Tint, M. T., Michael, N., Sadananthan, S. A., Huang, J. Y., Khoo, C. M., Godfrey, K. M., … Eriksson, J. G. (2021). Brown Adipose Tissue, Adiposity, and Metabolic Profile in Preschool Children. The Journal of Clinical Endocrinology & Metabolism. doi:10.1210/clinem/dgab447
An inverse relationship between brown adipose tissue (BAT) and obesity has previously been reported in older children and adults but is unknown in young children.
We investigated the influence of BAT in thermoneutral condition on adiposity and metabolic profile in Asian preschool children.
Design, Setting, and Participants
A total of 198 children aged 4.5 years from a prospective birth cohort study, Growing Up in Singapore Towards Healthy Outcomes (GUSTO) were successfully studied with water-fat magnetic resonance imaging of the supraclavicular and axillary fat depot (FDSA). Regions within FDSA with fat-signal-fraction between 20% and 80% were considered BAT, and percentage BAT (%BAT; 100*BAT volume/ FDSA volume) was calculated.
Main Outcome Measures
Abdominal adipose tissue compartment volumes, ectopic fat in the soleus muscle and liver, fatty liver index, metabolic syndrome scores, and markers of insulin sensitivity.
A 1% unit increase in %BAT was associated with lower body mass index, difference (95% CI), −0.08 (−0.10, −0.06) kg/m2 and smaller abdominal adipose tissue compartment volumes. Ethnicity and sex modified these associations. In addition, each unit increase in %BAT was associated with lower ectopic fat at 4.5 years in the liver, −0.008% (−0.013%, −0.003%); soleus muscle, −0.003% (−0.006%, −0.001%) of water content and lower fatty liver index at 6 years.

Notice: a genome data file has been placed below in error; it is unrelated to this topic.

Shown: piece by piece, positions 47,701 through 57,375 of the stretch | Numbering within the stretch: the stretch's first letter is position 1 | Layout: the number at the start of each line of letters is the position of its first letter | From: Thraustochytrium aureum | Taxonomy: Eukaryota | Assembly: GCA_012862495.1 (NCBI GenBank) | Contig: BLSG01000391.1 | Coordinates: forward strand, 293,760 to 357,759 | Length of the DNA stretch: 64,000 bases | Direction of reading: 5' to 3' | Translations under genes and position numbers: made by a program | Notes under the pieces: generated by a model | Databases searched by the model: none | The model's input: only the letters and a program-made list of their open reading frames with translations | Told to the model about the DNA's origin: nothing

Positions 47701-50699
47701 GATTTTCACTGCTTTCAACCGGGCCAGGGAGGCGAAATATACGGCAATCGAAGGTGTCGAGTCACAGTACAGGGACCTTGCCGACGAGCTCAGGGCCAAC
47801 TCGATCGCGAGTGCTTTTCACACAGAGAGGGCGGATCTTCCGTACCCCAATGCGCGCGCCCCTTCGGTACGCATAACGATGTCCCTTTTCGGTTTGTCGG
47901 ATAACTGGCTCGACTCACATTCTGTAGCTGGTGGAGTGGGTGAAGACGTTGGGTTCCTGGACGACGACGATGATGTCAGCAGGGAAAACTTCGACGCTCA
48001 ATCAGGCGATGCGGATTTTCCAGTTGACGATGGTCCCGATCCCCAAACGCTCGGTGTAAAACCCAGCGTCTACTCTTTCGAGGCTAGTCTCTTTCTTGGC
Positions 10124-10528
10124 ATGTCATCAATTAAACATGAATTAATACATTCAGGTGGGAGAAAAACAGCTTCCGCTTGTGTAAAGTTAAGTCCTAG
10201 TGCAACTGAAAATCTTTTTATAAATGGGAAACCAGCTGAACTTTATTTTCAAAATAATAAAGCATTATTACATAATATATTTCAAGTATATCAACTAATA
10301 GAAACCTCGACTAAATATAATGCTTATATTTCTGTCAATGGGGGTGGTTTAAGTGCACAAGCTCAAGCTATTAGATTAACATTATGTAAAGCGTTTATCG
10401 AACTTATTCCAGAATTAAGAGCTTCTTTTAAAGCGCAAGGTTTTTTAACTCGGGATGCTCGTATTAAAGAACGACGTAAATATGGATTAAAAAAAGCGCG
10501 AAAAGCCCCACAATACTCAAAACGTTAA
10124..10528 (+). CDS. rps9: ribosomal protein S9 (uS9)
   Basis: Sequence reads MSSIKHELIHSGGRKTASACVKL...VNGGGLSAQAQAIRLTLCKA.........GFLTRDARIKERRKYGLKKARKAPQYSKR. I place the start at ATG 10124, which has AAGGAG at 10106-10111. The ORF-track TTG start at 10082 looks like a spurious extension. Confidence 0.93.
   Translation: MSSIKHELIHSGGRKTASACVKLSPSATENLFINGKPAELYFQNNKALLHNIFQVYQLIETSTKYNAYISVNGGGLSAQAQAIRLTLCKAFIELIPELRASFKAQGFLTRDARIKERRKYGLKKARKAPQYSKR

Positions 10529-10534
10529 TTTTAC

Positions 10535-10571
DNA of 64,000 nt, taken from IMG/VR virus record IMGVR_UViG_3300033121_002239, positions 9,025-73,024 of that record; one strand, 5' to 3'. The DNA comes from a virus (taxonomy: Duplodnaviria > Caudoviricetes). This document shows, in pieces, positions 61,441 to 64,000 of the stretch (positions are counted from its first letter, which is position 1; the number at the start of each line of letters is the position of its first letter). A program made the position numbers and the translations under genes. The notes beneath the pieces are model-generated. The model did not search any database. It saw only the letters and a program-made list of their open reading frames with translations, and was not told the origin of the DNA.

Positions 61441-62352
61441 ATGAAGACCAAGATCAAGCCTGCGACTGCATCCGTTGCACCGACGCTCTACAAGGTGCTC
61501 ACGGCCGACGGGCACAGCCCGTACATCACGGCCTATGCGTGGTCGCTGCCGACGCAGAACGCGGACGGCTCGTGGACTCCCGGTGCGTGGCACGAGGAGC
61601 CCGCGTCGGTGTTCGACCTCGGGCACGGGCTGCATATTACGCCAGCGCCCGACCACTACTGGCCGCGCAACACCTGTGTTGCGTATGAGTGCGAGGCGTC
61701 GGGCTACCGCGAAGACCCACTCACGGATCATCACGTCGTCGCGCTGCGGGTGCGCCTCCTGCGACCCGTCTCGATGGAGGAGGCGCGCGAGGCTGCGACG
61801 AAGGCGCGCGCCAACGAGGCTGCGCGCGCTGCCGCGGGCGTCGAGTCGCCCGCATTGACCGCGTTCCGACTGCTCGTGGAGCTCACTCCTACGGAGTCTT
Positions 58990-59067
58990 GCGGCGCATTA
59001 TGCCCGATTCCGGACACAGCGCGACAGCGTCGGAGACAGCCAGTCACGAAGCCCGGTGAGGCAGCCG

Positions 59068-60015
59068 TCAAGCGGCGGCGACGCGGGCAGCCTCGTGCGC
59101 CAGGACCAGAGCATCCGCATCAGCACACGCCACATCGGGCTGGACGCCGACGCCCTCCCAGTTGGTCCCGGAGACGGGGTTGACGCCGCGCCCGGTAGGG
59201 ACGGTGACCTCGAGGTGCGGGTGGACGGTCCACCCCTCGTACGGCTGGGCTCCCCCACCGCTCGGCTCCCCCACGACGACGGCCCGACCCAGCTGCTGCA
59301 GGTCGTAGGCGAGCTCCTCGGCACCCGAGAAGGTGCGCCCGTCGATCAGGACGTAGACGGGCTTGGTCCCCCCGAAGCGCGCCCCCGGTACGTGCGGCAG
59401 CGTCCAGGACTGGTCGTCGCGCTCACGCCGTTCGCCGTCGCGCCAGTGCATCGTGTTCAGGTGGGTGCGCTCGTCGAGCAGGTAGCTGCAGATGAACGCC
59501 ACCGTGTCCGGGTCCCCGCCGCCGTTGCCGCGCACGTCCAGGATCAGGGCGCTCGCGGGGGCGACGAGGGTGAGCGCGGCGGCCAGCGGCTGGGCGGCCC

Higher %BAT is associated with a more favorable metabolic profile. BAT may thus play a role in the pathophysiology of obesity and related metabolic disorders. The observed ethnic and sex differences imply that the protective effect of BAT may vary among different groups.
Attribution-NonCommercial-NoDerivatives 4.0 International (CC BY-NC-ND 4.0)
This research / project is supported by the Singapore National Research Foundation - Translational and Clinical Research Flagship Programme
Grant Reference no. : NMRC/TCR/004-NUS/2008; NMRC/ TCR/012-NUHS/2014